The 66th Cannes film festival will forever be remembered as the year two female actors shared the Palme d'Or with their director. In a Competition where there were more prizeworthy films than there were prizes to give, Blue Is The Warmest Color won the top award.
A three-hour French film that chronicles the love affair between a sensual 18-year-old high school girl and an intellectual 24-year-old female artist/graduate student, director Abdellatif Kechiche's film, shot in emotionally revealing close-up, is intimate, passionate and real.
As jury president Steven Spielberg put it at the post-ceremony press conference: "The film is a great love story that made all of us feel privileged to be a fly on the wall, to see this story of deep love and deep heartbreak evolve from the beginning. We were absolutely spellbound with the way the director observed the characters."
In an unusual move, the Palme was bestowed on the two actors, Adèle Exarchopoulos and Léa Seydoux, along with their director. "It was such an obvious decision, the synergy was so positive," Spielberg explained.
It was no surprise that five of the other six films honoured by the jury won something. The Coen brothers' comic take on the struggles of a folksinger in 1961's Greenwich Village, Inside Llewyn Davis, was widely admired and won the Grand Prize. Like Father, Like Son, Hirokazu Koreeda's moving story about baby boys switched at birth, deserved its Jury Prize, while Jia Zhangke's originality in how he depicted violence in A Touch Of Sin won him best screenplay.
Most observers expected an award for Asghar Farhadi's The Past, but no one predicted it would go to Bérénice Bejo for best actress. It was obvious the jury was honouring the film. Bruce Dern's dogged dominance of Alexander Payne's Nebraska, a film about the essence of Midwestern family relationships, made it hard to argue with his best actor prize.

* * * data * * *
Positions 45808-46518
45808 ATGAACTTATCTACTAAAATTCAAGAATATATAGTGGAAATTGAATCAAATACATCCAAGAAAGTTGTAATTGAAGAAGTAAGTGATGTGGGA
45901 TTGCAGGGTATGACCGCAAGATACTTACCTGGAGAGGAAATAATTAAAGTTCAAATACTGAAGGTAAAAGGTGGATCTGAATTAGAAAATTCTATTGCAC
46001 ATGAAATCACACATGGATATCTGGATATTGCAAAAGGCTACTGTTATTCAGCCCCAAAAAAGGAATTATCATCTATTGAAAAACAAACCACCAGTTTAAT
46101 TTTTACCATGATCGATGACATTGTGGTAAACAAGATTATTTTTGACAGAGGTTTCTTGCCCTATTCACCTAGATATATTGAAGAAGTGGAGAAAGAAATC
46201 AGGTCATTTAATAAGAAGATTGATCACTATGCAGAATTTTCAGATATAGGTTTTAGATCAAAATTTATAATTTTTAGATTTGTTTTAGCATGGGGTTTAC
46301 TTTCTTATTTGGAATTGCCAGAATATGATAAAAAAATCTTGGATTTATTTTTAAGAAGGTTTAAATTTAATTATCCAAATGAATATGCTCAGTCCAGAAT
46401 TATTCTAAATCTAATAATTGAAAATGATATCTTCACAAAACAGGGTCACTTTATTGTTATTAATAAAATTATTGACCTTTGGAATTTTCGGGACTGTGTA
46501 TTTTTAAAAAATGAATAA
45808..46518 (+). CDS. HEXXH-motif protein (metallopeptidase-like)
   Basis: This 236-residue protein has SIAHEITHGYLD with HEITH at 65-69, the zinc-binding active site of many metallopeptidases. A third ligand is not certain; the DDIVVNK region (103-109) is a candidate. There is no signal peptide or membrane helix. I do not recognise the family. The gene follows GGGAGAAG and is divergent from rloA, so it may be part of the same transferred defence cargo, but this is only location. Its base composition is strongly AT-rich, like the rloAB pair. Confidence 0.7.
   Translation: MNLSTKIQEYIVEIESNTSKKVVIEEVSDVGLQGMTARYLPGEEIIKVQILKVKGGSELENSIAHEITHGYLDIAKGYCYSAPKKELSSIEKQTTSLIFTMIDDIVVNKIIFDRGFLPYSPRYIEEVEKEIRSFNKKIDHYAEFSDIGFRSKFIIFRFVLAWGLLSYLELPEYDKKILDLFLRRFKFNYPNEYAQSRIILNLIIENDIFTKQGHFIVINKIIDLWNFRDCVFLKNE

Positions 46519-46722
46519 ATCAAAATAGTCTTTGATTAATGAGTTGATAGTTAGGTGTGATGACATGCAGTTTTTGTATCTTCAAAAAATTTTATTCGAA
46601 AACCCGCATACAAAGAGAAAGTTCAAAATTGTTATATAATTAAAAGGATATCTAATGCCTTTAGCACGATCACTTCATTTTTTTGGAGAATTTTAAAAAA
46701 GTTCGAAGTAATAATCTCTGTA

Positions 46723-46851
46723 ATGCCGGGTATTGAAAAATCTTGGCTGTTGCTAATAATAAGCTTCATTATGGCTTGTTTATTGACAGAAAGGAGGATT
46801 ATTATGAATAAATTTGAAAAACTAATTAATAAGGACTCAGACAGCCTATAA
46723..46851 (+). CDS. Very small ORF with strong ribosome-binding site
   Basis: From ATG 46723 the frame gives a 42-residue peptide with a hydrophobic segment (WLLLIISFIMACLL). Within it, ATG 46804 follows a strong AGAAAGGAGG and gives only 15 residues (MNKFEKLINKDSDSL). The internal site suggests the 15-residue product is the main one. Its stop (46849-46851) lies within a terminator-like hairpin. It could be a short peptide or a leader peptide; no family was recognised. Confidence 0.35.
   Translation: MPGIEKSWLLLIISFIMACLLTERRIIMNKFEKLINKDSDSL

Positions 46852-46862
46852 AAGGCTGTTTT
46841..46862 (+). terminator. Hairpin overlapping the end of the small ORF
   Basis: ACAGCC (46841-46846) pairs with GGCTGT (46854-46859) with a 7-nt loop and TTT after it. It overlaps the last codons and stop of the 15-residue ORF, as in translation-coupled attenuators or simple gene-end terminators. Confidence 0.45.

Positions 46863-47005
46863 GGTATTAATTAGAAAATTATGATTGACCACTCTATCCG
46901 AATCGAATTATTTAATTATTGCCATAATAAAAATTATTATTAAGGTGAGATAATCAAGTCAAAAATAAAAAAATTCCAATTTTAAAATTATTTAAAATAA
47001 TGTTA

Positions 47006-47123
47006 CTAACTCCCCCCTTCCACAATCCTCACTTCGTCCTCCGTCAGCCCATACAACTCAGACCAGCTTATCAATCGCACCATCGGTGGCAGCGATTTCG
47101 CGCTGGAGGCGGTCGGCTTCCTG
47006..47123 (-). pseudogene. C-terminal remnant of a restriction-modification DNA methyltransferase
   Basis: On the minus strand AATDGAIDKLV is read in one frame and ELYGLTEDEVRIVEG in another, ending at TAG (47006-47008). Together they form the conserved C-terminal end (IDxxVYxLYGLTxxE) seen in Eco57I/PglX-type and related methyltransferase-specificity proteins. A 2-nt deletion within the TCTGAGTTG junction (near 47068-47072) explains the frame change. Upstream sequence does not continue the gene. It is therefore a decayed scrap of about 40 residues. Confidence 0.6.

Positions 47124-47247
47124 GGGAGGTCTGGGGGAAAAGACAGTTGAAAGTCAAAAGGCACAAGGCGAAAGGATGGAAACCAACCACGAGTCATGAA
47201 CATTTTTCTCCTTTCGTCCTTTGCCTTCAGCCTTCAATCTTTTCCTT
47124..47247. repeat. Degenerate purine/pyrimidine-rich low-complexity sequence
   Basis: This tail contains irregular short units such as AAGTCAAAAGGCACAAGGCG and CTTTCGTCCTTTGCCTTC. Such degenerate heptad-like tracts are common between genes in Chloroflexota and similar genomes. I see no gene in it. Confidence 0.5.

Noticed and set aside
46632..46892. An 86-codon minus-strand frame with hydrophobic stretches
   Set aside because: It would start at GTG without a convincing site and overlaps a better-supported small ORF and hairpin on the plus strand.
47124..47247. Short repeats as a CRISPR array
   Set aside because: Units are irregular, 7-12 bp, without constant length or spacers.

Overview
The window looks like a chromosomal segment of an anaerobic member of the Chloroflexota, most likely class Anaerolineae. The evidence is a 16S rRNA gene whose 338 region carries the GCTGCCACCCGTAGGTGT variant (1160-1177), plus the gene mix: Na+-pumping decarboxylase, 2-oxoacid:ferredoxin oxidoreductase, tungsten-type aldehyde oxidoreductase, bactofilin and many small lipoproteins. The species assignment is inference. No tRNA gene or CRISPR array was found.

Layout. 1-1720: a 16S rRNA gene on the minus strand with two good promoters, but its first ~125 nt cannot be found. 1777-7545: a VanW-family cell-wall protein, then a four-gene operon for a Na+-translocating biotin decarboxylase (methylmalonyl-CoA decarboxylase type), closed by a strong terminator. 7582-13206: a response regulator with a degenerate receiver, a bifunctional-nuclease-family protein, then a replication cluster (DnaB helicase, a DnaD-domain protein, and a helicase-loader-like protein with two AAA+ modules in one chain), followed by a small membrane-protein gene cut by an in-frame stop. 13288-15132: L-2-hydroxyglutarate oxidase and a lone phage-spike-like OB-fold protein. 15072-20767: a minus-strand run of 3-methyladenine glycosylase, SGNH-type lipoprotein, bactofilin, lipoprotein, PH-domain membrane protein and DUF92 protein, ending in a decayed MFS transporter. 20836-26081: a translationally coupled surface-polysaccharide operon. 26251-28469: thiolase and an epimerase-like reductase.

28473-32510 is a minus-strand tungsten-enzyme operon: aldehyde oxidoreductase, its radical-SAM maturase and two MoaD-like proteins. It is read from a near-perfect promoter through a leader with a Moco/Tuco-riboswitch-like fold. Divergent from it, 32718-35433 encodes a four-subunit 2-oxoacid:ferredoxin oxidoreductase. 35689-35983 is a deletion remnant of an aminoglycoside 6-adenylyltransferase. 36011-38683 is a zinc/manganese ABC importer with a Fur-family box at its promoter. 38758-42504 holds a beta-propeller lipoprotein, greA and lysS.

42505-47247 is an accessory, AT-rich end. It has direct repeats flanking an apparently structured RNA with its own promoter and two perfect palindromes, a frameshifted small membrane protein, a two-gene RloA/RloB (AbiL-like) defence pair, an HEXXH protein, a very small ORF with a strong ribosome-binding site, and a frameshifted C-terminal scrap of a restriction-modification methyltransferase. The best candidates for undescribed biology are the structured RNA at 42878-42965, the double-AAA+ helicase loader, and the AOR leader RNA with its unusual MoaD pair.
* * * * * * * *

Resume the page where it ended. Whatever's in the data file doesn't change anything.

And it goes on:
Amat Escalante's unexpected best director win for Heli was greeted tepidly by the audience. The film is a realistic, often brutal depiction of the effects of the drug war on ordinary Mexicans. An award for Paolo Sorrentino for The Great Beauty, among other worthy contenders, would have pleased me more.
But as Spielberg said before he announced the prizes, "We listened to our hearts and for which films found an echo."
What matters is that a film speaks to you, as so many did at this year's festival. At least 12 in the Competition and that many again in the sidebars were memorable. Some will open at Toronto cinemas over the coming year, others at festivals - principally TIFF.
Passion fuelled several films this year, in addition to the Palme d'Or winner. Jim Jarmusch's vampire riff, Only Lovers Left Alive, is a comic bonbon that will no doubt prove addictive to global lovers of cinema. It never wavers from its love story even as it's stuck in a 1970s rock star groove that spins vinyl.
In Roman Polanski's directorial triumph, Venus In Fur, an actor and a director (Emmanuelle Seigner and Mathieu Almaric, both superb) move in and out of the characters they play in a theatrical audition.